How to inject a version between some two arbitrary versions in the past?


Suppose I have the following version history on my local-only branch:

A -- B -- C

How do I insert a new version X between A and B, so that the version history looks like this:

A -- X -- B -- C

Note, there is a similar questions on how to insert a commit in the past however, in my case it’s a bit different: any changes introduced by X won’t propagate to B, which should stay the same after version X is inserted between A and B.


If you want to add the commit, but make it have no effect on the source, then yes, you do need a different path than an interactive rebase.

There is nothing specifically designed for this, but it’s relatively easy to do with git replace:

  1. Check out commit A (as a detached HEAD, or on a new branch, but the new branch will soon be useless): git checkout <hash-of-A>.
  2. Make commit X (however you want it to appear).
  3. Run git replace --graft <hash-of-B> HEAD.

You now have this actual history:

  X--B'    <-- refs/replace/<hash-of-B>
A--B--C   <-- whatever-branch-this-is

What’s special about these “replace” objects is that whenever Git is about to do almost anything with almost any object—including “use a commit for whatever purpose”, for instance—Git will look to see if there is a refs/replace/ name with the object’s hash ID. Since there is a replacement for B, Git will now look instead to B'. Hence, git log and other Git commands will act as though the history is:


Note, however, that the real history is still present in this repository. The substitute history is used if and only if the refs/replace/ name is in the repository—which of course it is, in this repository—and replacement is enabled (which it is by default). But if you clone or push this repository elsewhere, the fetch or push process normally does not transfer any refs/replace/ names; so a clone of this repository will switch back to the old history. (You can also view the original history by disabling replacements, using git --no-replace-objects log ... for instance.)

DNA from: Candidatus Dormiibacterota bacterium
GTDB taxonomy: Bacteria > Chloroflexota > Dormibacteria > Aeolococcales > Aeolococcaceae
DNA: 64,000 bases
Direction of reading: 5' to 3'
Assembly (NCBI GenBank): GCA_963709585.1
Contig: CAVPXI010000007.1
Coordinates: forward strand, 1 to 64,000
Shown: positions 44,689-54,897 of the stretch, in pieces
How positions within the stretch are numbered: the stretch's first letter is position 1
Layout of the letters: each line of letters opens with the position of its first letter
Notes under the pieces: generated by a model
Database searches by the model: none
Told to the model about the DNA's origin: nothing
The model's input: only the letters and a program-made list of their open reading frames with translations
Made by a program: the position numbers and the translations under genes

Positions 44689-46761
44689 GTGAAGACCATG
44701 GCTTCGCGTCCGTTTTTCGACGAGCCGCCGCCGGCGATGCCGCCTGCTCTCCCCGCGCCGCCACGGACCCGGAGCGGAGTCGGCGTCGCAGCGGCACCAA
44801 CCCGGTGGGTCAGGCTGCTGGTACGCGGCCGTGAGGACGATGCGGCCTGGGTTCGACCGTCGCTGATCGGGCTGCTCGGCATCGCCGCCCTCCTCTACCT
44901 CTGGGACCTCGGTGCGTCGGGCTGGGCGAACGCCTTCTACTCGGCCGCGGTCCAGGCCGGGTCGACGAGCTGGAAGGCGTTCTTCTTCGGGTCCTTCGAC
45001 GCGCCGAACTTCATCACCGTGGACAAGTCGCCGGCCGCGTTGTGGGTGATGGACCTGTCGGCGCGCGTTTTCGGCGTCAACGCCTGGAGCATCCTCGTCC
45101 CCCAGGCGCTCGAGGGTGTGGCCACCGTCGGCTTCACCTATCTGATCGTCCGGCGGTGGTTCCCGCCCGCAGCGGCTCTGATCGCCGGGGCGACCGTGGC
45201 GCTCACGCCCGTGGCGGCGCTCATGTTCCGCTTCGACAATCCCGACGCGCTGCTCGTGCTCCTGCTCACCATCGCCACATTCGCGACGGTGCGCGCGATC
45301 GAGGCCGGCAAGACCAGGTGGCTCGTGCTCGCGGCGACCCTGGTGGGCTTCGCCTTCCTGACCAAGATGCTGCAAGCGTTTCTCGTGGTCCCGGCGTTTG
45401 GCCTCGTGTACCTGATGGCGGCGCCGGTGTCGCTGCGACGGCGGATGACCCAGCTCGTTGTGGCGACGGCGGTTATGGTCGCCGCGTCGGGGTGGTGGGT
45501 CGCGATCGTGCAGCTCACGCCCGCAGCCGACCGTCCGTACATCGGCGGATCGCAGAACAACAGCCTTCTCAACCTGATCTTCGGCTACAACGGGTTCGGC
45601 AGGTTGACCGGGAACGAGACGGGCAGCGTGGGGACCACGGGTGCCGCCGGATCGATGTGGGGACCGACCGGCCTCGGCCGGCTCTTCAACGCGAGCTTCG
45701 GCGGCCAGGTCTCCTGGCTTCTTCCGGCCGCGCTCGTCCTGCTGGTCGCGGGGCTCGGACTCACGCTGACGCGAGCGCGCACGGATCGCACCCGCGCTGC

If you like, you can now run git filter-branch, which simply copies commits. By default, git filter-branch obeys the replacement rules. This means that when it copies the commits on the branch, it will start with A, then copy X, then copy B', and then copy C pointing to B'. The copies of A, X, and B' will be bit-for-bit identical to the originals, so will actually re-use the originals; but the copy of C will be slightly different: it will use B' as its real parent, not as a substitute, grafted parent. So commit C will be copied to new commit C' and the branch name, whatever it is, will be made to point to the new copy.

This filtered branch has actual (not just grafted) history that traverses back through B' to X to A, so now if you clone the filtered repository, the history seen in the clone will likewise start from C' and work its way back through B' to X to A.

Answered By – torek

This Answer collected from stackoverflow, is licensed under cc by-sa 2.5 , cc by-sa 3.0 and cc by-sa 4.0

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